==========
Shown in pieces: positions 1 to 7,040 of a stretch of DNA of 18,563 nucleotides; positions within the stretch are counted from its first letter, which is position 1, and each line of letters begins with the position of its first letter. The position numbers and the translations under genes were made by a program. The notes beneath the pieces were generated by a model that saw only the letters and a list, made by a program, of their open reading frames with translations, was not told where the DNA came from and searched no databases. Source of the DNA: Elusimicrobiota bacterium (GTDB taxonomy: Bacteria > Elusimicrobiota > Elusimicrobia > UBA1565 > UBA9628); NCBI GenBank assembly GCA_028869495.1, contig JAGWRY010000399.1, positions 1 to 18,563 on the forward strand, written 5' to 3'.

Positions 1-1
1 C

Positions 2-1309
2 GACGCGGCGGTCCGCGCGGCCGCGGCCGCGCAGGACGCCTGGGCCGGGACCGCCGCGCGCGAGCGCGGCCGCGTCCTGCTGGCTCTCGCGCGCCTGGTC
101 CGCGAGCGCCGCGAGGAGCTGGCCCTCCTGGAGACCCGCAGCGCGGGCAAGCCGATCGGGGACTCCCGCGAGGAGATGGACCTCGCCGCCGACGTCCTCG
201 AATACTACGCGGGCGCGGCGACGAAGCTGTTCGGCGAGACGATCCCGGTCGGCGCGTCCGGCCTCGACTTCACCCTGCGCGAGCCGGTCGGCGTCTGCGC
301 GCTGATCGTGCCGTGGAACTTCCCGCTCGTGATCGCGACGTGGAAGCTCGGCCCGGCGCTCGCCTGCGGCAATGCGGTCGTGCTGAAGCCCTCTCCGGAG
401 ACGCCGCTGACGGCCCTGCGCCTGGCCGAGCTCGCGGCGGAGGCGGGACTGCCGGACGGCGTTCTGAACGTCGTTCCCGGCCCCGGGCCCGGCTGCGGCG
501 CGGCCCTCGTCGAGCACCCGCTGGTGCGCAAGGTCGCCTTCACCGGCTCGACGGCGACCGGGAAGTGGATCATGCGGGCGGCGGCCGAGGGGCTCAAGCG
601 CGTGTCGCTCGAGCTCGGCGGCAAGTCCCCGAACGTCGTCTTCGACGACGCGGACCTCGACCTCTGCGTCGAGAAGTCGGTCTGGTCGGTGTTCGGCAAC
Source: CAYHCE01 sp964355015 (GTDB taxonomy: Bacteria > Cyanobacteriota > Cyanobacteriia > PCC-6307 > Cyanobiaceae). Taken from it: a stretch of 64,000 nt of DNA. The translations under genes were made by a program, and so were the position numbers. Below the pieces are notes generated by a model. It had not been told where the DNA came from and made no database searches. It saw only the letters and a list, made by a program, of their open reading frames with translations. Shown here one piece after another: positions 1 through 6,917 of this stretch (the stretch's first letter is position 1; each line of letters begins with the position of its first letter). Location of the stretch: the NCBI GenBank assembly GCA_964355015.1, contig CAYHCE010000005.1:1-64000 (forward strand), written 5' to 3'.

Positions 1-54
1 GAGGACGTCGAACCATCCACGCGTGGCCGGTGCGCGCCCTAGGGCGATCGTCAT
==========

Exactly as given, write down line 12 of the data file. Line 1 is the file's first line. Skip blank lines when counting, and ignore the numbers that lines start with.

Source: CAYHCE01 sp964355015 (GTDB taxonomy: Bacteria > Cyanobacteriota > Cyanobacteriia > PCC-6307 > Cyanobiaceae). Taken from it: a stretch of 64,000 nt of DNA. The translations under genes were made by a program, and so were the position numbers. Below the pieces are notes generated by a model. It had not been told where the DNA came from and made no database searches. It saw only the letters and a list, made by a program, of their open reading frames with translations. Shown here one piece after another: positions 1 through 6,917 of this stretch (the stretch's first letter is position 1; each line of letters begins with the position of its first letter). Location of the stretch: the NCBI GenBank assembly GCA_964355015.1, contig CAYHCE010000005.1:1-64000 (forward strand), written 5' to 3'.